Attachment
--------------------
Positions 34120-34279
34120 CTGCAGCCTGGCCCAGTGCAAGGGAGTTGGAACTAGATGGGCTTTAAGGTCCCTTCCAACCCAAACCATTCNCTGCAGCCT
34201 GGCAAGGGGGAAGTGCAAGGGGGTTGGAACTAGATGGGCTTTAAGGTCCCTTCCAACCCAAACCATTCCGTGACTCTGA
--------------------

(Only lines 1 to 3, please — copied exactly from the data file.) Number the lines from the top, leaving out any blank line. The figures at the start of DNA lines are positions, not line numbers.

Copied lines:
Positions 34120-34279
34120 CTGCAGCCTGGCCCAGTGCAAGGGAGTTGGAACTAGATGGGCTTTAAGGTCCCTTCCAACCCAAACCATTCNCTGCAGCCT
34201 GGCAAGGGGGAAGTGCAAGGGGGTTGGAACTAGATGGGCTTTAAGGTCCCTTCCAACCCAAACCATTCCGTGACTCTGA